Halloween is in October, not September


Liam Pickhardt, Staff writer

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As leaves slowly begin to fall from the trees scattered around Linfield’s lush campus, flannels come out from hiding, and pumpkin spice lattes saturate social media.

Fall is in the air.

And with the change of the season comes the inevitable desire to decorate for the approaching holiday: Halloween. With Halloween decorations already appearing on Linfield’s campus, Goodwill’s classic spider blanketing its roof, and grocery stores selling Halloween candy, we are already inundated with the Halloween theme.

But before you grab for that jack-o-lantern, consider the date. While the later half of September—specifically, Sept. 22—marks the first day of fall, there is no need to rush for the Halloween decorations.

September is still an opportunity to embrace the warm weather and sunshine of the summer months. And if you are like me, the desire to cherish the summer weather trumps all. The idea of summer coming to an end overwhelms me with sadness, and the sight of Halloween decorations makes the realization of summer’s end far too real.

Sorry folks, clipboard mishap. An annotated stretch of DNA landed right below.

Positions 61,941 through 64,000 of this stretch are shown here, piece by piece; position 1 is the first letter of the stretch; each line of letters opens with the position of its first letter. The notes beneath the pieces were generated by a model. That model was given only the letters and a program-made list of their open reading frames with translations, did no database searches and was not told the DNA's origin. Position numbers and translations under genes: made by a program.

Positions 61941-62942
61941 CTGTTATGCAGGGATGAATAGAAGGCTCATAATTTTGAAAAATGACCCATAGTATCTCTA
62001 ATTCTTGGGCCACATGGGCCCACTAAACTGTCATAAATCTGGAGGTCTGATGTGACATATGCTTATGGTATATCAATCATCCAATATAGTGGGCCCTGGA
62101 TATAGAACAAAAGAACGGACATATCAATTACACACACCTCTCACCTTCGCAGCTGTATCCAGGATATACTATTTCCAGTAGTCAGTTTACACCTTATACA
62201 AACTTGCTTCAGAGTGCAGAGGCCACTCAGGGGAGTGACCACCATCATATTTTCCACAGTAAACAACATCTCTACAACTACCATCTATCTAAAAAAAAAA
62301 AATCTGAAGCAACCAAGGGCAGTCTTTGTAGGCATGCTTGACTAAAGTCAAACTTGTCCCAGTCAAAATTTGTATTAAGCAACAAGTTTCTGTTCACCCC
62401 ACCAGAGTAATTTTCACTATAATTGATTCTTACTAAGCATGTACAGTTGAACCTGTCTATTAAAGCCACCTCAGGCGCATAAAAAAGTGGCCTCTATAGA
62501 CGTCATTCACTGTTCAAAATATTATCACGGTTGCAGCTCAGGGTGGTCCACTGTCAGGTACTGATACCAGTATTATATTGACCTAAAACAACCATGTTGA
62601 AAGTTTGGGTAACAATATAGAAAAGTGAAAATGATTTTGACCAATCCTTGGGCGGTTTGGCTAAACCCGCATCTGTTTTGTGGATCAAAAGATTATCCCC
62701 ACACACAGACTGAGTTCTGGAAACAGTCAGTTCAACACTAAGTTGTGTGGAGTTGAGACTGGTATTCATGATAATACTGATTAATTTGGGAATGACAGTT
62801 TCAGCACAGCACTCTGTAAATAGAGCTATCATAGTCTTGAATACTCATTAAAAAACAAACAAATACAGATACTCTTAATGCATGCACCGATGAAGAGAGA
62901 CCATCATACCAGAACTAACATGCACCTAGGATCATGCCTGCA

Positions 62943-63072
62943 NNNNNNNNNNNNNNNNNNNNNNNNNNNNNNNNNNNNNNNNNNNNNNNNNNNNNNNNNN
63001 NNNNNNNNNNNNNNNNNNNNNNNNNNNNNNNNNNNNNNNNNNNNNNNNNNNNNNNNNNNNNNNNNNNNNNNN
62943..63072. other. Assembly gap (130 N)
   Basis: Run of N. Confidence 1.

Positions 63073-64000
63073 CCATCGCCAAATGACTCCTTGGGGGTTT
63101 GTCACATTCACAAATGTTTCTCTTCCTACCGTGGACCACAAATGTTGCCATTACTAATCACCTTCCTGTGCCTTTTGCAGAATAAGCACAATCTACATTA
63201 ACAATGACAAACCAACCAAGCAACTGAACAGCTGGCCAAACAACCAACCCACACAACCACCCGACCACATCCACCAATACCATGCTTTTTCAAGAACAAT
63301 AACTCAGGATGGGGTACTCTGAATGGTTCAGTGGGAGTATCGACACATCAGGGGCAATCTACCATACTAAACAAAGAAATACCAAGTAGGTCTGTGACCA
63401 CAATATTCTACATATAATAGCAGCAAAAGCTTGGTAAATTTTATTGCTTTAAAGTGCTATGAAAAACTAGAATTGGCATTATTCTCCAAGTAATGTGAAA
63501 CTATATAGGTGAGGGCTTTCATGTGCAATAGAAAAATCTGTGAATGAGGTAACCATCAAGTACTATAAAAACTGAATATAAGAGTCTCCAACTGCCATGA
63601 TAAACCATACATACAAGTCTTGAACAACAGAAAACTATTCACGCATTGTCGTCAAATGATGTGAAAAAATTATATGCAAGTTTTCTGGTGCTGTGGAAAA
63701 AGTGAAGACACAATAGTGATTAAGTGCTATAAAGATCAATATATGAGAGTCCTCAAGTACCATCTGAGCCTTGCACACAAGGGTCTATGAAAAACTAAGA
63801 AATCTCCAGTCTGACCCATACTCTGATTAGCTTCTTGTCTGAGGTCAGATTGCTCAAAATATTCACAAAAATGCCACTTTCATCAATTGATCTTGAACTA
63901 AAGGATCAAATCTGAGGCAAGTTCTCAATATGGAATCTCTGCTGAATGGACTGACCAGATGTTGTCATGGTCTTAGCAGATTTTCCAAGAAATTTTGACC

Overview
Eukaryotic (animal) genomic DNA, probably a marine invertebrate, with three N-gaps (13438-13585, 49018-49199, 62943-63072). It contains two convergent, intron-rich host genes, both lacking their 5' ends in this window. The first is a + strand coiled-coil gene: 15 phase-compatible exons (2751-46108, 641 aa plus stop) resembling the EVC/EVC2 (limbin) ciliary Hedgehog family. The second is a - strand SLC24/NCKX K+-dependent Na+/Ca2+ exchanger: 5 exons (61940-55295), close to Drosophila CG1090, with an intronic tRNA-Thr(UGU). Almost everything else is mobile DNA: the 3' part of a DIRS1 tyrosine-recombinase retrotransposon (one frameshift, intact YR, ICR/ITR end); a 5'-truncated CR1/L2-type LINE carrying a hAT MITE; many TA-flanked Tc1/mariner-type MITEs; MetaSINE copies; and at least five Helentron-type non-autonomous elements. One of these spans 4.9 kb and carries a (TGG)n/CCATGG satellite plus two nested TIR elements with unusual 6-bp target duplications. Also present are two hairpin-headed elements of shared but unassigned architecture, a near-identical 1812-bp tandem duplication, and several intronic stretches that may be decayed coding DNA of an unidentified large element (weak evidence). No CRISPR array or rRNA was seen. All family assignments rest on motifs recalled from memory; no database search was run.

I realize that the changing of seasons is inevitable in McMinnville, but with every leaf that drops a tear is shed. So, in an effort to make summer last as long as possible, I attempt to disregard the notion of fall until September’s end. And to help aid in my effort to prolong summer, I ask that Halloween decorations remain in storage—at least for now.

Maybe my reasoning is arbitrary or somewhat petty, but for someone that has a yearning for warm weather, a lengthened summer is what I need to survive winter.

However, once September ends and the calendar reads “October,” the mental shift from summer to fall will be made. And once that shift is achieved, I will be the biggest advocate for fall activities.

On Oct. 1, I will happily grab my flannel, pumpkin spice latte and will help decorate the entire campus in preparation for Halloween. But until then, let’s enjoy summer.

Is that a reasonable deal?